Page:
Continuing on with yesterday’s look at Mirriam Neal’s fantastic list for how to write a page-turner of a book, I am moving on to:
3.) Write Witty Dialogue
For the longest time, I beat my head against the top of my desk going “How can I be witty, I’m not witty, I can’t write witty.” And my mind-imp agreed adding There are root vegetables more witty than you are. Which made me wonder a) where my mind-imp went when he wasn’t irritating me and b) what DO root vegetables talk about?!
When people talk about ‘witty dialogue’ they really mean ‘ banter‘
Here are some of my observations on banter in general.
1.) Guys banter differently with one another than they do when they are bantering with a girl they like.
2.) Girls banter differently with one another than they do with a guy they like.
3.) There’s a difference in malicious banter (sniping at one another) and the banter between friends.
4.) There’s one-upsmanship involved in bantering.
5.) Banter involves timing and usually takes place during action sequences or some sort of movement. It can take place in static places where characters are forced into something they don’t want to do, but it’s usually an ‘on the go thing’
So, how do you learn to write banter?
The best way is to listen to how people banter. Everyone usually has one set of friends who will trade quips and barbs when they’re in the same room together. Listen to how they talk to each other. You can also (and I highly recommend this) watch classic movies. His Girl Friday starring Cary Grant is a marvelous exercise in all kinds of banter, another that I highly recommend is The Philadelphia Story starring Cary Grant, Jimmy Stewart, and Katherine Hepburn. Because of the censorship that was rampant in Hollywood during the time period, they were rather stymied about what they could and could not show. The way around this was through the dialogue and the banter. The moral of the story with the censors? Restrictions make you a better writer.
You can also watch television shows to learn the art of banter-writing. I highly recommend viewing the 1990’s television show Sports Night or The West Wing which ran in the early 2000’s. The writers from Sports Night worked on The West Wing, and you can tell. These ladies and gentlemen, are at the top of their game when it comes to banter.
For written places to crib from banter, you can no better than the Bard himself.
I recommend Much Ado About Nothing~and when all possible, go see the play. Don’t just read the words. Shakespeare really is meant to be performed, rather than read.
You know it’s going to be a fun listen when the two main sparking/sparring characters are introduced by the girl’s uncle in this way:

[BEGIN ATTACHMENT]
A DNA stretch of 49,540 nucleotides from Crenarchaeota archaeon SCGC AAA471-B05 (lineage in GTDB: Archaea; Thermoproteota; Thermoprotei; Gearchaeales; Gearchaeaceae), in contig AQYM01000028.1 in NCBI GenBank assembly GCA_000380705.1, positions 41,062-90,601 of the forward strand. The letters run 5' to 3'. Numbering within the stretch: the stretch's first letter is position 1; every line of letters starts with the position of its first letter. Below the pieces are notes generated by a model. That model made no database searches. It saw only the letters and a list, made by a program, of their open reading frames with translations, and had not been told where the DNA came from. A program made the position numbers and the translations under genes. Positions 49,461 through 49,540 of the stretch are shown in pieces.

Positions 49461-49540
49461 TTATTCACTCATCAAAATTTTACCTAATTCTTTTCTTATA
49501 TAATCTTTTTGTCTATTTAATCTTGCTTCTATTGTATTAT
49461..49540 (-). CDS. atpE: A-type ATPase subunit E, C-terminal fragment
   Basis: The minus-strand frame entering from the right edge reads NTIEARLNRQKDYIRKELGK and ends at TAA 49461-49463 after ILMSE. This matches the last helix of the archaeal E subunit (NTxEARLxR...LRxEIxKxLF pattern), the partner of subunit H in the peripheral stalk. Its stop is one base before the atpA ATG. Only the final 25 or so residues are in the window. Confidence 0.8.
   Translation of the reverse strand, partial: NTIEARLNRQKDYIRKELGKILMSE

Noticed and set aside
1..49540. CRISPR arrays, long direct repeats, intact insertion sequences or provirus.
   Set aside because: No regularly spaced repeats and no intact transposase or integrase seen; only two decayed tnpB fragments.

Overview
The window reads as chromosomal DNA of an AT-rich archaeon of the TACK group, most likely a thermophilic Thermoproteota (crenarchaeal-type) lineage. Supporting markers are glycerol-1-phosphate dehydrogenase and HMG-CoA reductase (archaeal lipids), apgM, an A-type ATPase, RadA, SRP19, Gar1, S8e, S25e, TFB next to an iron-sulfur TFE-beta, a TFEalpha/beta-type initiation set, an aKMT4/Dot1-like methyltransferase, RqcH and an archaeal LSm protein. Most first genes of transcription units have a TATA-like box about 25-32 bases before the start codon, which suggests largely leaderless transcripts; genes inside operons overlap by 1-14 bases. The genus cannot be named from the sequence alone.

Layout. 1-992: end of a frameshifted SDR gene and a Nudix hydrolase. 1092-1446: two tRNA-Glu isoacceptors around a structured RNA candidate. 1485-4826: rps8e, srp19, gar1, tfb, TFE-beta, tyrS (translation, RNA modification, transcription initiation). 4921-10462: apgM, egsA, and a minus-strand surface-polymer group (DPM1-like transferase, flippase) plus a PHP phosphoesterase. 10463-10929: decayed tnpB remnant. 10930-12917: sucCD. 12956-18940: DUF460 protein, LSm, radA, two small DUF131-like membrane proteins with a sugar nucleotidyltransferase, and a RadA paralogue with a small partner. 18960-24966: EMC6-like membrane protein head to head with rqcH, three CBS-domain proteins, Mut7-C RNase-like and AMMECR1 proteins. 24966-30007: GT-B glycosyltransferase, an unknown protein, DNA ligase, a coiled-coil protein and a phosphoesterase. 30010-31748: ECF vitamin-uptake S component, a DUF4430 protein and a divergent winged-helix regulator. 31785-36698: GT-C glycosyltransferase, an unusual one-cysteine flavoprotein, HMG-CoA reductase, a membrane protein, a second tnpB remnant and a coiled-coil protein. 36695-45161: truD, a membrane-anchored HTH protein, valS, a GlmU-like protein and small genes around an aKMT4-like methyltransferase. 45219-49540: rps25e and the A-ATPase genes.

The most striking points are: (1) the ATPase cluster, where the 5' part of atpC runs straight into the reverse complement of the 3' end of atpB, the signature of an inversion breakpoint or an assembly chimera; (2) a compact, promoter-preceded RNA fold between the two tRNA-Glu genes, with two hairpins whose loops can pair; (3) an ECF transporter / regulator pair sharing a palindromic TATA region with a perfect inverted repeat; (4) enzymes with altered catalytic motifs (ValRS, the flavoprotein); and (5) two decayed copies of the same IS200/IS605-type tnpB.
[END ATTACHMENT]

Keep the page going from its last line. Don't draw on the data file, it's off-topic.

“They never meet but there is a merry war of words betwix them”
Beatrice: I’d rather hear my dog, bark at a crow, than a man swear he love me.
Benedict: God keep your ladyship in that frame of mind, so a man might ‘scape a predestinate scratched face.
Beatrice: Scratching, were it one as yours, could not make it worse.
Benedict: You are a rare parrot teacher!
Beatrice: A bird of my tongue is better than a beast of yours!
And it just gets funnier from there.
4.) Carefully Craft Your Worlds.
World crafting has always been for me:
2) time consuming
5.) a writing punishment
7.) I’d rather have something amputated, including my head, than sit down and work on my worlds.
However, there are ways of world-crafting that I’ve begun to enjoy. I’m going to share them here for the sake of the plot-first writers, the world-builders are all ready world-building and having lots of fun doing so. You guys can ignore this part, and glory in your strengths.
Don’t worry plot-firsts, I’ll pick on them more later when we get to the last two items Mirriam mentions.
The first thing I’ve learned as a plot first writer, use your world building friends. What do I mean by that? This, pop your ego, and go ask them for help. Jessie and Megan (both world builders) would give me surveys to fill out (yes, the ones that you saw by the majillion if you were on the interwebs in the 1990’s) as one of my characters. I had to think, what was so-and-so’s favorite color, why was it the favorite? What was their favorite food, favorite music, favorite movies, favorite scent, and why did they have those preferences. Try filling an old questionnaire out as one of your characters, I think you’ll find you discover interesting things about them.
Another fun thing I discovered is looking at exotic locations, and tagging them as different areas of the world I’m working on building. I look at the type of structures in these exotic location and think about the logic that went into building them, and then tweak and retweak as I need to for my own world. I also had a course on Cultural Geography which has helped enormously (as well as filling required course credit hours) in helping me understand why it is that people build where they do, and how cities spread out from their origin point. Be sure to take notes (if you aren’t all ready) for your story-world when you are doing course work and something piques your curiosity
Don’t feel like you have to change your whole style to world-build. I still don’t have languages all thought out, or traditions or cultural things figured out on paper. I work things out as I have the need. It’s how plot-first writers, write.
Sometimes, a lack that your people or culture have, will turn into a plot point. For example, on one world I have, called Daitha, there is no word in their language for husband or wife, but there are words for beloved, and darling. This factors into their culture. They also don’t celebrate birthdays. Why? I was tired and didn’t want to think how they would celebrate them, so I took them away all together. Now the lack of birthday celebration, like the lack of the words for husband and wife, have helped to form the world.
All right! Orange is over, onwards to Post Purple, tomorrow!
Encourage one another, Scribes!